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    From Pathology to Function in the Shoulder Part 3 | Pro Episode #83

    From Pathology to Function in the Shoulder Part 3 | Pro Episode #83

    10/31/2014

    In the last two pro-episodes, we’ve covered the need to optimize start and finish positioning as a baseline to creating normal function. Well you ask, “what about the middle?” As it turns out, the principles governing physiology also govern technique. Technique in fact, is the expression of physiology to solve a movement task. Usually, we see the bulk of coaching cues fall into organizing the spine, or creating rotation (like arm pit facing forward, or breaking the bar). When athletes are missing key ranges of motion, are stiff in the prime movers, or aren’t aware that they need to buffer…

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    Pathology to Function Part II: Moving beyond “flexibility” | Pro Episode #82

    Pathology to Function Part II: Moving beyond “flexibility” | Pro Episode #82

    10/28/2014

    Today’s MWod Pro episode is part II in our series about moving from diagnosis to function. If you recall in part 1, we noted that our athlete was missing full range of motion (including stability through rotation) overhead. Today we work backwards and examine her starting position. The MWod template is straight forward, before you go consulting an expert, make sure your athletes have full start, and finish positions. Like starting a dead lift with a rounded back is difficult to correct once under load, so too is reorganizing a compensated shoulder position. When Cawley and Evans originally proposed their…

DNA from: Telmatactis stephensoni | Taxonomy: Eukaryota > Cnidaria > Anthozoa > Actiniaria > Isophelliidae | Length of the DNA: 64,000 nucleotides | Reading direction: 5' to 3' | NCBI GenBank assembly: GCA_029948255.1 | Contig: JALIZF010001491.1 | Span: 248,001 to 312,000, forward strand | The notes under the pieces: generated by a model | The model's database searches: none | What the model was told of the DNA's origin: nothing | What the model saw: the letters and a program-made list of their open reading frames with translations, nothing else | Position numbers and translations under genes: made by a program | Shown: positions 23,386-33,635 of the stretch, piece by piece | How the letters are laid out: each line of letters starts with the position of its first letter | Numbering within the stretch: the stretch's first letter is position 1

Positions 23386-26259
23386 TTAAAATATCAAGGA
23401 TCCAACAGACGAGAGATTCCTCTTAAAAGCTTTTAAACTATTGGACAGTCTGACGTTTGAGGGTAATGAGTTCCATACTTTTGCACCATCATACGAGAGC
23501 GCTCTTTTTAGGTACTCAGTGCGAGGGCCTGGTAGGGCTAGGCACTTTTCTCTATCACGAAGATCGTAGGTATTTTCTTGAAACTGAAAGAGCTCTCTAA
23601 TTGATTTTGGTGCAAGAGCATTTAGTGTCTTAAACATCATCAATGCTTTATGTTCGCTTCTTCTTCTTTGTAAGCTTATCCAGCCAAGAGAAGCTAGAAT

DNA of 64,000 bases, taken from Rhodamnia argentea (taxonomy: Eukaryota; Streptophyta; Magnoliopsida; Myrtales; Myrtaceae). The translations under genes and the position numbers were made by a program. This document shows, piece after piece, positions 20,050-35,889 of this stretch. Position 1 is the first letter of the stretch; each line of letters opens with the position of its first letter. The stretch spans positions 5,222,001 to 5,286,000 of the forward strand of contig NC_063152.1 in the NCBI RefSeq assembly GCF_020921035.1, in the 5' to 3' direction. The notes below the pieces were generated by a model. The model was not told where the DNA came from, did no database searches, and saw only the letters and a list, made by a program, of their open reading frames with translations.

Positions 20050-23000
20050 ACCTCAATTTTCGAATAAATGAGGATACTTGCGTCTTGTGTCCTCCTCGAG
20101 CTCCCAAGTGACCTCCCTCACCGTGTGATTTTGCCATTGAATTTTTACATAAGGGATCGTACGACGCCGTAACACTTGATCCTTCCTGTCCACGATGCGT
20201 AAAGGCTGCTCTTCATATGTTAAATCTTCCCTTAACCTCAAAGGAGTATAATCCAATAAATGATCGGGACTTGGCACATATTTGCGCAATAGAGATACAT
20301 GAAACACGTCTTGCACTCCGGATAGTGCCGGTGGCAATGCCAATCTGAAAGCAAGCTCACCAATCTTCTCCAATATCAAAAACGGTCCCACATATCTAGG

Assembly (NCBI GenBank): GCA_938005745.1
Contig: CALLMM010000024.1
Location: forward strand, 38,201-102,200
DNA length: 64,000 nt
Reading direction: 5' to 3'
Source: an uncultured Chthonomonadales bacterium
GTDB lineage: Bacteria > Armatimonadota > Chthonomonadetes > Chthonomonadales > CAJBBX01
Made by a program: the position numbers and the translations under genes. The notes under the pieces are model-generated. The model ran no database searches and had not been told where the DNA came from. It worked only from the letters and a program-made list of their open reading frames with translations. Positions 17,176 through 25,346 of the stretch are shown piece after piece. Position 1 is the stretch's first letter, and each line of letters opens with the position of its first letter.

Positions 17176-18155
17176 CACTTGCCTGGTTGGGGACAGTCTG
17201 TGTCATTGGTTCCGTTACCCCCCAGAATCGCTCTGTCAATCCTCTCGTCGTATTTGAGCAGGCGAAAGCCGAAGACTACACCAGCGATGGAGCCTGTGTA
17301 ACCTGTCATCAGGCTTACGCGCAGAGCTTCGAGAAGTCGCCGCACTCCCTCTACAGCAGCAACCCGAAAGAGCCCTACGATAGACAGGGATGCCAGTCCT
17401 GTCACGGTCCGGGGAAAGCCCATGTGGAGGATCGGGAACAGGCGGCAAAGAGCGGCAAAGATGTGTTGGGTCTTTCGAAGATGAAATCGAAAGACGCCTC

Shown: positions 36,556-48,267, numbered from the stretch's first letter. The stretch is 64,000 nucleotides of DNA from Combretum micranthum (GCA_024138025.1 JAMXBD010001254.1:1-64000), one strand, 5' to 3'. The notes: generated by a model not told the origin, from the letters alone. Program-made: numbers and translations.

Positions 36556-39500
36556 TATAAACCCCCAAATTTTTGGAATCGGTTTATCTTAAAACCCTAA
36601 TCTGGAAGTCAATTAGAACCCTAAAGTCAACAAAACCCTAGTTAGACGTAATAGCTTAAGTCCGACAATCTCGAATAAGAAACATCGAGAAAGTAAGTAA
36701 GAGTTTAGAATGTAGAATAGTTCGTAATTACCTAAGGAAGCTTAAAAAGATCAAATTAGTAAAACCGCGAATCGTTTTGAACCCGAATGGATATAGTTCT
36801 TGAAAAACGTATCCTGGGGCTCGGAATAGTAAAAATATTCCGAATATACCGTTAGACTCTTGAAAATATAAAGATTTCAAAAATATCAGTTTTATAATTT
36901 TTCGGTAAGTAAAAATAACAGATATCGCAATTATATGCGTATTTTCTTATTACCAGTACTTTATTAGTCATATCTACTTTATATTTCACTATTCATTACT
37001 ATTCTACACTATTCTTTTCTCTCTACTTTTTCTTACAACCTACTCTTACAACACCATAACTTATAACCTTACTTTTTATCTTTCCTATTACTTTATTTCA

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    Moving from Pathology to Function Part I: Shoulder Pain in Overhead Pressing | Pro Episode #81

    Moving from Pathology to Function Part I: Shoulder Pain in Overhead Pressing | Pro Episode #81

    10/08/2014

    Today’s episode highlights the critical need to be able to define and quickly assess movement problems. Our athlete is already well on her way by being able to assess her problem by being able to identify that her problem is related to a specific movement. This stands in sharp contrast to the typical self reporting we see in the clinic (i.e. “My shoulder hurts, coach.” “Like all the time? Like you have shoulder cancer?” “No, when I press overhead I mean.” “Right”.) If you are a coach and athlete, then dollars to donuts you’ve run into this problem at least…